One of the routes traveled by the French from Canada to New Orleans was from the west end of Lake Erie up the Maumee, then by a short portage to the headwaters of the Wabash, thence by the Wabash, the Ohio and the Mississippi to New Orleans, and along this route forts had been erected, one at Fort Wayne, one at Ouiatenon near Lafayette, and one at Vincennes. Here had been fought many battles between the tribes composing the great Miami Confederacy and their allies with the fierce Iroquois, and here the Miamis had sought refuge from them and from the fiercer Sioux of the northwest. Pontiac had marched his savage warriors through this region and it had often been traversed by the Indians in their warlike expeditions. During this period and prior to the organization of the Indiana Territory had occurred the capture by General George Rogers Clark, the Hannibal of the West, as he is termed by Mr. Dunn, of Vincennes on which was based the claim, later asserted by the United States and recognized by Great Britain, to the Northwest Territory, a vast area now including the States of Ohio , Indiana , Illinois , Michigan and Wisconsin.

All this had occurred before Indiana Territory was organized in 1800. From this period the history of Indiana becomes still more fascinating. The area included in what is now the State of Indiana was in the very heart of the old Northwest Territory. In 1800 it was still a vast solitude waiting for the magical touch of civilization to develop its marvelous resources. It was covered with dense forests. In the valleys of White River and the Wabash there was the greatest profusion known on the North American continent of what scientists call high grade trees, oaks, poplars, sycamores, walnuts, elms, maples and other monarchs of the forest, many of gigantic size. The beautiful Ohio washed the territory on the south and its northern extremity touched Lake Michigan; through its limits flowed the Wabash, White River, Tippecanoe, the Mississinewa and other beautiful streams; and in the northern part were many lovely lakes. In the woods deer, turkeys and wild game of all kinds abounded and the streams and lakes were full of fish. There were still left a few buffaloes, remnants of vast herds that in still earlier times were wont to come up from the south and feed on the Kankakee marshes. It was an ideal home for the red men and it has been supposed that more of them congregated in early times, in northern Indiana than in any other part of North America. But the lands were as inviting to the white men as they were to the red men. The soil was of marvelous fertility, and all kinds of fruits and vegetation flourished in it as soon as the ax of the pioneer had let in the sunlight.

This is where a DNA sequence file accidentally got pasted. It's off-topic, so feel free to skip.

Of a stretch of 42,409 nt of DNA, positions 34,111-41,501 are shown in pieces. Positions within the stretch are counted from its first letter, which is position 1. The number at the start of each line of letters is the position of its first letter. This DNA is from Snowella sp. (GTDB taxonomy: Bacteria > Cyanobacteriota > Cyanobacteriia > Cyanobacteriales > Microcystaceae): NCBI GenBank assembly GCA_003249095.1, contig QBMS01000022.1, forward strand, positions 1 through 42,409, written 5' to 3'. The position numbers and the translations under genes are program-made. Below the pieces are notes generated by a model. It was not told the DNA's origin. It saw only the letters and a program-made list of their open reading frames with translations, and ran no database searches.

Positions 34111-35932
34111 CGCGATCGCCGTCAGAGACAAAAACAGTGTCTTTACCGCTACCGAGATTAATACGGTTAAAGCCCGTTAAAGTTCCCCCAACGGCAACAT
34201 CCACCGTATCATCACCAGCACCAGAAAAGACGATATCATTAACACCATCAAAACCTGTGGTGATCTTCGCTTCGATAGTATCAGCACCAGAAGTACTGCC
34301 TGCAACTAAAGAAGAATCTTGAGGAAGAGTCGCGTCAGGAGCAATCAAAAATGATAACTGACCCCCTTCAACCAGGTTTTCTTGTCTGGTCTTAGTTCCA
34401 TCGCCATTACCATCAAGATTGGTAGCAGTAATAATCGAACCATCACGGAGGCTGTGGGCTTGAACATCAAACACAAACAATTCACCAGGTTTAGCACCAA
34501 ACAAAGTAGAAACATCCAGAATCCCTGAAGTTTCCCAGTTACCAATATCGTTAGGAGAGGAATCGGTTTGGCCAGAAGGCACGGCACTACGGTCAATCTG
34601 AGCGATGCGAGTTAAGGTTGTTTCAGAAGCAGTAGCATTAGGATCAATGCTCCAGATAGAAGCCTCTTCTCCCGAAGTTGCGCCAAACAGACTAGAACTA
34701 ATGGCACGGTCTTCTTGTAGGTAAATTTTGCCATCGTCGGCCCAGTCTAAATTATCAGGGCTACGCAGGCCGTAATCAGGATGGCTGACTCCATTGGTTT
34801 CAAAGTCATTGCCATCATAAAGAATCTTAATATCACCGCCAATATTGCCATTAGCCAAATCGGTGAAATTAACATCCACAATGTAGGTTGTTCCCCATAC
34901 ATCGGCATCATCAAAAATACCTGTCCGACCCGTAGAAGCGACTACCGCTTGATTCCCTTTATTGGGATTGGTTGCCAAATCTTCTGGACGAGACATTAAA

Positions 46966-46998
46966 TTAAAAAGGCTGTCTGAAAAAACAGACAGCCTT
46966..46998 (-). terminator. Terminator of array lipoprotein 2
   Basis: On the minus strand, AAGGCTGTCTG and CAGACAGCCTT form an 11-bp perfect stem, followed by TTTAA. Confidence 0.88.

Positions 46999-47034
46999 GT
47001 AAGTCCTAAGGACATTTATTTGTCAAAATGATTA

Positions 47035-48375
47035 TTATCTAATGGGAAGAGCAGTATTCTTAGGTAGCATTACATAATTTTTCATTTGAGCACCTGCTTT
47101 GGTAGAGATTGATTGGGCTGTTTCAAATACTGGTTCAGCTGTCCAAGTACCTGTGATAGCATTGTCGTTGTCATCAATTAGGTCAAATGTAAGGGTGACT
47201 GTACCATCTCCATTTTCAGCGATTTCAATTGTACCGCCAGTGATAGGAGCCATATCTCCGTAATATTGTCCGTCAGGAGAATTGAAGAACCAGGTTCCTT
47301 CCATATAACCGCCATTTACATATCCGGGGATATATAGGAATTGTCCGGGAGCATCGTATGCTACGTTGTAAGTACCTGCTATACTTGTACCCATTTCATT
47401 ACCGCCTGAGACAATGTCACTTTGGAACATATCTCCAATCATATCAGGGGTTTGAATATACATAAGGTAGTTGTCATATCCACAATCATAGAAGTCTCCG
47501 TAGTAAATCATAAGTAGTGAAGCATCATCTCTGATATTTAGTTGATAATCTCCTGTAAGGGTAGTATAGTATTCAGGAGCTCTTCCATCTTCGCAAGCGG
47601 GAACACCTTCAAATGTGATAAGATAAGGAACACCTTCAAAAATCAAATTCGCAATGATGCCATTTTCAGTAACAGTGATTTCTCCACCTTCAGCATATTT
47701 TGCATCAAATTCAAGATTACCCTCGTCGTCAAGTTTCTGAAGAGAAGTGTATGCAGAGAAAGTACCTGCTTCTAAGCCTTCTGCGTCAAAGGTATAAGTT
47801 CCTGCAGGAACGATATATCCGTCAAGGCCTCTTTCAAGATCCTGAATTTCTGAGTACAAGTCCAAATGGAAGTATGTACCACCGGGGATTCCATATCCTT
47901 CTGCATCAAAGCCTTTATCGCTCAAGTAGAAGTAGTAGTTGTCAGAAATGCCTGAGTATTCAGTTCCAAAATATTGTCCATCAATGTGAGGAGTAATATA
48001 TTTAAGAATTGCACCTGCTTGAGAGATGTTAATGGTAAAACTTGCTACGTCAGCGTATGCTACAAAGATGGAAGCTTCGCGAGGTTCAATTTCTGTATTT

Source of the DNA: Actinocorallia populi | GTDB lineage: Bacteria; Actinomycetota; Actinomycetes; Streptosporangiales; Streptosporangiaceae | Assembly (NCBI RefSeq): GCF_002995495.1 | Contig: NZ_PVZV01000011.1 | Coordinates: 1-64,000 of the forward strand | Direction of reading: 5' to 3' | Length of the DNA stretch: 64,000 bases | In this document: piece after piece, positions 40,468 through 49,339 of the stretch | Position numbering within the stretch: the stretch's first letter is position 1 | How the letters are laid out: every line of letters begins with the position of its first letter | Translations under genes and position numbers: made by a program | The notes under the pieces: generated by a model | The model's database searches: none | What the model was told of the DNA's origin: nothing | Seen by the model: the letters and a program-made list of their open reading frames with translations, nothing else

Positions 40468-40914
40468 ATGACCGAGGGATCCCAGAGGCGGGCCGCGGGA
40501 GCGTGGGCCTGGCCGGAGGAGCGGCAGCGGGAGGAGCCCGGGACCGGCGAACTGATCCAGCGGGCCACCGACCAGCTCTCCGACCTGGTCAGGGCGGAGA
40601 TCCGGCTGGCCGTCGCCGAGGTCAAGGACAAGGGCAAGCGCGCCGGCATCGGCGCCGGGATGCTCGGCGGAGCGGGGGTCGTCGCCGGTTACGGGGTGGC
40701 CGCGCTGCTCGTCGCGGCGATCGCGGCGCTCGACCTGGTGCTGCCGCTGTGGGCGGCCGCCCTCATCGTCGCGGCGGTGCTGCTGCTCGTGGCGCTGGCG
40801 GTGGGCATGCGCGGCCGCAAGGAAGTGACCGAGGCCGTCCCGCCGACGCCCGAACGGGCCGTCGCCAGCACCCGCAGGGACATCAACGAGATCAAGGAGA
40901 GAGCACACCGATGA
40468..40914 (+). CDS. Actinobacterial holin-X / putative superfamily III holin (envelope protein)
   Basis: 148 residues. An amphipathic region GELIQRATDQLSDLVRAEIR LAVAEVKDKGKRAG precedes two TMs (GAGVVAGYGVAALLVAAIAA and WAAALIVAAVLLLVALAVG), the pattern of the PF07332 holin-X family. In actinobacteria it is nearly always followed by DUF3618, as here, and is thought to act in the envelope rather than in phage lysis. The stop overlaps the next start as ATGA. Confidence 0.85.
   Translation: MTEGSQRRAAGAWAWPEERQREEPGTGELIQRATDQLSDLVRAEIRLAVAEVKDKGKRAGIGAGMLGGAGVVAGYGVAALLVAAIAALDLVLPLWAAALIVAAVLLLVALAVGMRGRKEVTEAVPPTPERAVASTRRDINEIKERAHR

To reach this region, far remote from the seats of civilization in the eastern and southern parts of the country, it was necessary to travel by long and dangerous routes, by water and by land, and through unbroken forests infested by savage beasts and savage men. Those who left their old homes to venture into this darkest America did so knowing that they would probably never return, and probably would never again see the homes of their childhood and the faces of their kinsmen left behind. But those who came were men and women of stout hearts. We have often been told of their primitive homes, of their homespun clothing, of their rude sports, of their quaint speech—a compound of old English, of Yankee dialect, of Southern expression, but the caricatures that have been drawn, especially in works of fiction, give us but an imperfect idea of the people themselves.